George Orwell1984Portfolio by Karasani Alessia Index?George Orwell and “1984”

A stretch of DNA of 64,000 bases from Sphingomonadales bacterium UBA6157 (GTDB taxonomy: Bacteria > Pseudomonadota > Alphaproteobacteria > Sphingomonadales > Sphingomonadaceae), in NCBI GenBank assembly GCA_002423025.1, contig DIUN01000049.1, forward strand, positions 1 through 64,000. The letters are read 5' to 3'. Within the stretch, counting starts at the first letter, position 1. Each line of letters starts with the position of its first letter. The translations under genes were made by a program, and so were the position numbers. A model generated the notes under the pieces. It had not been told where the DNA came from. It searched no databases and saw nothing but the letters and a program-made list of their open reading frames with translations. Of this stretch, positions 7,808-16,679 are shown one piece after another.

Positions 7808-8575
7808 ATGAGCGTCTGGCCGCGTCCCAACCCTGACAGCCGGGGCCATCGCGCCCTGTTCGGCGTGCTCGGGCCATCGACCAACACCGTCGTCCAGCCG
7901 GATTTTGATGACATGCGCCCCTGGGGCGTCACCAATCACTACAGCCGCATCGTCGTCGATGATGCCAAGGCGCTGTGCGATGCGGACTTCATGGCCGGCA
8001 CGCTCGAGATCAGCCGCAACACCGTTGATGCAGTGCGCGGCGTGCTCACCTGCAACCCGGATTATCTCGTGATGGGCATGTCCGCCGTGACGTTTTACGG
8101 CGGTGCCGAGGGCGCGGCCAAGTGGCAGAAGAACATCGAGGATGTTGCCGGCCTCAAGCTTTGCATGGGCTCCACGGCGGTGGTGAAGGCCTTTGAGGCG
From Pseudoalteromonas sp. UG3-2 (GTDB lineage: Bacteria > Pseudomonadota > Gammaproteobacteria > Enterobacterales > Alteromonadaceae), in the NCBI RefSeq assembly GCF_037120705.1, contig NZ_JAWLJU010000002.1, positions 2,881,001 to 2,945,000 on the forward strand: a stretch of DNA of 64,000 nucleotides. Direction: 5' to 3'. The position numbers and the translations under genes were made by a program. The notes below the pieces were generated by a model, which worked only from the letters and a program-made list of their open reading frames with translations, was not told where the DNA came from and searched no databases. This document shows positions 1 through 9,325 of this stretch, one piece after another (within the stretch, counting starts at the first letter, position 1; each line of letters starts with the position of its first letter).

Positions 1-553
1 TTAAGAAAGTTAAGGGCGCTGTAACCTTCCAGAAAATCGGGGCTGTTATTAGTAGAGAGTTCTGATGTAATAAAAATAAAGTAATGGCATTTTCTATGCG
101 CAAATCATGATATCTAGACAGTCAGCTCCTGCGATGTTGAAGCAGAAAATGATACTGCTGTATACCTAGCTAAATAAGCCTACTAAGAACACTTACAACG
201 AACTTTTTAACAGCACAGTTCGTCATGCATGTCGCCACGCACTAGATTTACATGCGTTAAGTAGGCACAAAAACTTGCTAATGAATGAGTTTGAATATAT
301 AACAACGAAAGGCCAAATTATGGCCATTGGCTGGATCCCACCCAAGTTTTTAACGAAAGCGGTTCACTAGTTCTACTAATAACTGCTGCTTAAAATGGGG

George Orwell1984Portfolio by Karasani Alessia Index?George Orwell and “1984” 3Activity 1 – Life in Britain during Orwell’s Time 4Activity 2 – Reading Comprehension 6Activity 3 – Part I, Chapter I 8Activity 4 – Part I, Chapter II-III 9Activity 5 – Part I, Chapter IV 10? George Orwell and “1984””1984″ is a darkly satirical, dystopian and political novel. It was published in 1949 by George Orwell, whose real name was Eric Blair. Blair, an Englishman, was born in India in 1903 and died at the age of 47 because of depression and the use of drugs. As a teenager he went to “Eton”, a boarding school in England, but then skipped college and worked as a British Imperial Policeman in Burma. There he began to hate being part of a regime that abuses people, he came back to England and as a result of his political dissatisfaction started writing. Blair was a democratic socialist, he hated communism. He hated intellectuals who only talk instead of taking action such as Hitler and Stalin. He hated lying, cruelty and political authority. In his opinion, the future was really dark, as it is easily recognizable in his novel “1984”, which he wrote in the 40s and is his imagination of the year 1984.Nineteen Eighty-Four In “1984” Orwell describes a dystopia, a world full of terror and oppression. Winston Smith, the protagonist, lives in what the thinks is the year 1984 in a totalitarian state ruled by an ominous form of government known as “The Party”. Winston’s world is a squalid and menacing futuristic London, called Oceania, where people are constantly under surveillance and individual identity has been lost.Throughout the work, orwell explores the mechanisms that build up a totalitarian regime, most notably the control of information, erasure of the collective memory, distortion of truth, repetition of rituals, use of slogans, mass brainwashing and idealisation of the leader. Activity 1 – Life in Britain during Orwell’s TimeOrwell presents his vision of a futuristic society. He speculates on possibilities about Great Britain’s future government, social structure, and political system. A thorough understanding of life in England during Orwell’s lifetime (which he was deeply disturbed by) provides insight into the subject matter of 1984 and enables you to view and evaluate Orwell’s ideas and vision within the context of the political, cultural and social landscape of his time. Research Great Britain between 1900 and 1955, focusing on above-mentioned criteria.(Hints: Africa, Germany, naval fleet, August 1914, enthusiasm, horror/revulsion, versailles treaty, sept 1939, suffragette movement, trade unions, welfare state, Albert Einstein, Sigmund Freud, Karl Marx)In the 19th century, wealthy and industrialised Britain became the major world power with an empire that included colonies on every continent. However, the 20th century reversed much of this. Two world wars, failure to keep pace with industrial advance, a severe brain drain and the independence of Commonwealth countries reduced Britain’s position on the world stage. But it remains a leading liberal democracy, with art and literature, intellectual freedoms and parliamentary traditions of lasting influence.In 1901 Queen Victoria died and a new “Edwardian” era began but ideas about the imperial role of Britain in the world continued. The century began with some revolutionary scientific discoveries, as the Theory of Relativity by Albert Einstein in 1905, and changes in the exploration of the human mind by Sigmund Freud and his International Psychoanalytical Association (psychotherapy, 1910). The following years, however, were filled with wars which empowered Britain as well as caused social suffering to different parts of the country. Britain’s dominance of the seas was threatened by the European powers who tried to gain control of Africa and the tension in Europe increased. Britain signed a contract with France in 1904, paving the way to future diplomatic and military co-operation. As a result, in 1914 to defend the NL Britain declared war against Germany, which initially motivated people, but soon cost many lives and caused poverty. This First World War, during which chemical weapons were used for the first time, lasted from 1914 to 1918 and the UK and its allies emerged as victors, which laid down punitive measures against Germany (Versailles treaty) and provoked further conflicts which lead to the Second World War. The already crumbled well-being of the capitalist West of Europe, which as a result of WWI is in a close relationship with the USA, is badly affected by the Wall Street Crash in New York and the following economic depression. The British Commonwealth of Nations in 1926 continues to weaken Britain’s positions as a world power as British colonies demand for independence and as a result are granted different degrees of self-government. The time of the British Empire ended, even though the queen remained the souverain of the new countries. Britain also lost its force over the southern part of Ireland due to the Irish question. During this period also in Russia happened political changes: In 1917 the Bolshevik Revolution in Russia establishes Soviet Communism, with Lenin as the first leader. As Lenin died, he was replaced by Josef Stalin who made the communism, which first was theorized by Karl Marx, grow further. All these political and social changes provoked a new role of women in society. The suffragette movement founded by Mrs. Pankhurst eked out the women’s right to vote and generally more freedom for women in the society. In 1939, with the declaration of the Second World War, the war against the Nazi regime, another devastating period began, which lasted until 1945 and let the allies come out as winners again. At the same time England waged another war in the south-east of Asia, in Burma (nowadays: Myanmar). Burma was a part of British India and a colony of Britain, until Japan occupied the country during the SWW. Britain was now so weakened that there were very few objections to the granting of Burma’s independence. Despite all these grievances Britain had gone through during the last years, after WW2 it still strived for some social changes and raised a Welfare State with its basic social services such as health insurance, old age pensions etc. Activity 2 – Reading ComprehensionGlossarydown and out – heruntergekommendissident – Andersdenkenderenforce – durchsetzen, erzwingenexit poll – Wählerbefragungturn somebody in – jemanden anzeigenscholarship – Stipendiumpathway – Pfadostracized – ausgeschlossenpolitical credo – die politische Überzeugungto be disillusioned – ernüchtert/desillusioniert werdenIn how far did the feeling of being ostracized influence Orwell’s writing?In boarding school Eric Blair felt lonely, so he soon developed disagreeable mannerisms which made him even more unpopular and ostracized. He had the typical lonely child’s habits of making up stories and conversations with imaginary people and so with his feeling of being isolated and undervalued also his literary ambitions were born. What were his initial thoughts on Imperialism and Totalitarianism and in how far did his perception thereof change over years?At first, he was enthusiastic when he heard about Imperialism and Totalitarianism, he liked it, imperialism was a part of his life. Later on, this changed when he saw the effects of the colonialism on the aboriginal peoples. As soon as he worked for the Indian Imperial Police in Burma and therefore acted as an active part of the oppressive forces of the British Empire, he felt disillusioned with Imperialism and his participation in it, which also influenced some of his following novels (“Burmese Days”…). “All animals are equal… but some animals are more equal than others”: where does this quote emanate from? In how far does it depict the political credo of Orwell’s time?This quote comes from Orwell’s novel “Animal Farm”. The setting of the novel is a farm where the animals take control after a revolt. The pigs take charge but soon become as ruthless as the former human owner. The egalitarian rules on which the farm is run soon reduced to one single commandment: “All animals are equal… but some animals are more equal than others.” and the other animals eventually realise that they can no longer tell the pigs from men. This story is an indictment of communism and the inequality on which totalitarian regimes are built. With this novel Orwell primarily attacks Stalin’s totalitarian regime. Mention one real-life example resp. incentive (Anreiz) for Orwell’s 1984.A real-life example which acted as an incentive for Orwell’s 1984 was the Soviet practice of removing “unpersons”. The regime deleted political figures who had fallen out of favour from photographs in old newspapers.  Also in 1984 the party constantly rewrites history in an attempt to prove that its own actions have always been correct.Facecrime is actually an invention of Orwell’s. Was there an incident where people were punished (in reality) for such a crime?As facecrime, which is a punishable offence, Orwell describes having an improper expression on your face, which carries with it the suggestion of having something to hide. A real-life example for Orwell’s facecrime took place in January 2012, when thousands of North Koreans had not shown enough emotion when their “Dear Leader”, Kim Jong-il, died and therefore were forced to spend six months in a labour camp.What does “Orwellian” mean according to the text?The term “Orwellian” is used to talk about unsettling developments in one’s own society: things like police cameras in public places, or political slogans and names of laws that express the opposite of what they really stand for. Also Wikipedia articles about controversial topics are an example. Why does George Orwell write? Do you agree with his approach on /motives for writing a novel/article, etc.According to Orwell there are four main reasons why people write: sheer egoism (money-making), aesthetic enthusiasm (to create something beautiful), historical impulse and the political purpose. Orwell’s greatest motive for his writing is the political purpose because he lives in a tumultuous time and as a result has a lot to write about. He wants to make political writing an art and that’s only possible when there is a feeling of injustice. He wants to criticize something, alter the people’s’ idea of a perfect society, push the world in a certain direction, expose a lie or draw attention to a specific fact, always trying to make an aesthetic experience out of it. I especially agree with his idea of writing with political purpose, because if I wrote just out of aesthetic enthusiasm, the outcome would be lacking in content and consequently good for nothing. For me, a novel/article is based on a good content, whether it is political or historical, the main thing is I can learn something from it. Activity 3 – Part I, Chapter IDescribe the living conditions as they are presented in the first chapter. What does this tell you about society?The lives of the people living in Oceania are controlled by Big Brother. They always have to be careful to not do anything that’s against the will of BB. The people are constantly surveilled by the telescreens, which simultaneously operate as televisions. They have to show enthusiasm for their leader and if they get caught thinking or saying something bad about him or making a face while he’s talking it’s called thought/facecrime and it’s punished by death. The daily routine is characterized by activities that work as thought control and strengthen the enthusiasm for BB, like the “Two Minutes Hate”. The society isn’t allowed to use its own brain and its free will and when it comes to the daily “Two minutes Hate” it falls into a state of trance. It is blind and hasn’t got enough courage or good sense to overthrow its leader.Explain why you think that Winston’s diary is important.I think Winston’s diary is important because it shows that his will of writing that book and resisting the Party is bigger than his fear of being discovered. With this diary he makes the first step towards developing his own thoughts, independent from the ones of the Party and he shows that the Party isn’t strong enough to oppress everyone. He wakes up from the state of trance the regime has put him into. By writing this diary Winston, who is full of rage, finally finds a way to express his feelings and that gives him such a satisfaction that he hazards the consequences. He needs this writing as an affirmation that his mind is still alive, in contrast to almost anyone else. This diary represents the beginning of his further development and I think that with this diary there also grows a Rebellion against BB. He builds the base of a resistance against the Party. Describe the “Two Minutes Hate”. In which ways do people react to the “Hate” (give an example)? Does Winston appear to react differently to other people (example)?The “Two Minutes Hate” is a daily ritual during which the Party members come together in front of a telescreen to watch a propaganda film about the enemies of the party (Goldstein…). On the one hand, the purpose of this brainwashing film is to make the people express their hatred for those enemies, but on the other hand it makes them lose their individuality.Effectively they all show the same emotions as the film starts: They fall into a state of trance, they begin to scream in hate, rage, behave like a grimacing lunatic and stamp. The worst thing about this ritual is that for the greatest part of those people it is impossible to not join in, an ecstasy of fear and a desire to kill flows through them “like an electric current”.Also Winston can’t help joining the general delirium because it is an instinctive reaction, he shouts with the others because if somebody noticed that he wasn’t, he probably would have disappeared somewhat later and not been remembered. But there is a little space of time where his behaviour differentiates from the one of the others: Winston glances at O’Brien and sees that his anger isn’t towards Goldstein but towards BB and he then questions himself if he is doing the right thing. He notices that also his hatred isn’t towards these “enemies of the Party” but towards BB, the Party and the Thought Police. Anyway, at the very next moment he goes back to being one with the other people and all that is said about Goldstein seems to him to be true. Activity 4 – Part I, Chapter II-IIIPart I, Chapter II: This chapter introduces Mrs Parsons and her children. What impressions do you get about the way that children are being brought up? While Winston is occupied with Mrs. Parsons’ plumbing, her children, whose father apparently never questions the BB regime, torment him and accuse him of thoughtcrime, which makes him feel very uncomfortable because of his secret diary. These children are part of the Youth League and the Junior Spies, organizations which are meant to raise fanatic supporters of the Party, who are able to monitor adults for disloyalty to the Party and frequently succeed in catching them. This means that their lives were infused by the thoughts of the Party since they were little and they had no possibility to develop independent thoughts and own opinions. As a result, despite their young age, the Parsons-children are extremely zealous to the regime, which is noticed at the latest when they protest after their mother doesn’t want to take them to the public hanging of the Party’s enemies. Big Brother makes them freak out in such a way that even their own mother seems to be afraid of them. But that’s the purpose: By raising the kids this way, BB prevents them from developing own rebelling thoughts that could harm him. He creates offspring that will always comply with its will and never pose a risk. Part I, Chapter III:What do you think is meant by “doublethink”? What effect do you think that attempting to use doublethink has on people?”Doublethink” is the ability to hold two contradictory opinions at the same time about the same question, people had learned to simultaneously believe two different “truths”, which normally exclude each other, remaining untroubled by the contradiction. Depending on the convenience of the Party they then express one opinion or the other. I think that the 3 slogans of the Party (“War Is Peace; Freedom Is Slavery; Ignorance Is Strength”) are the most obvious examples of “doublethink”.In my opinion, the regime uses “doublethink” to manipulate the people and to prevent them from building up their own opinions. “Doublethink” limits the ability to think because if you believe two contradictory statements at the same time, you probably believe everything somebody tells you, even if it’s absolutely surrealistic and unbelievable. Therefore, the use of “doublethink” acts as an convenient way for the Party to practice thought-control. Activity 5 – Part I, Chapter IVThe chapter talks about changing news/history/information.Please research a real-life example (either a historical event or a present day example), which exemplifies that such “crimes” still happen nowadays.Choose an example and elaborate in 100 words in how far it is similar to “1984”.The Great Moon Hoax of 1835One instance of fake news was the Great Moon Hoax of 1835. The New York Sun published 6 articles about a real-life astronomer, Sir John Herschel, and a made-up colleague, Dr. Andrew Grant, who had written the article. According to the hoax, they had observed bizarre life on the moon. The articles described fantastic animals on the Moon, including bison, goats, unicorns, bat-like winged humanoids and many more. There were trees, oceans and beaches. These discoveries were supposedly made with “an immense telescope of an entirely new principle”.The New York Sun initially invented that story to entertain its readers and not to mislead them, but in reality it  caused popular interest all over the world and attracted new subscribers, similar to the fake news in the book 1984. At the beginning the story wasn’t meant to lead to the kind of thought control Orwell warned of, but then it had the same effect, as many of the readers of the magazine didn’t even question its assertions. In 1984 Winston worked at the Ministry of Truth, whose purpose is changing history and inventing pleasing news in articles about events current and past, so that Big Brother and his government are always seen in a good light. The content is more propaganda than actual news. So did many other newspapers as they had heard about their readers’ intense interest in the lie of the New York Sun. Almost all the other New York papers began reprinting the fake news hoping to increase their publicity. Meanwhile, word of the discoveries quickly spread to the rest of the world. Also like in 1984 people reacted in a positive way to the things invented in the fake news.The magazine suffered very little backlash after it admitted the next month that the series had been a hoax. The moon hoax is remembered as one of the most sensational media hoaxes of all time and one of the earliest examples of “fake news”.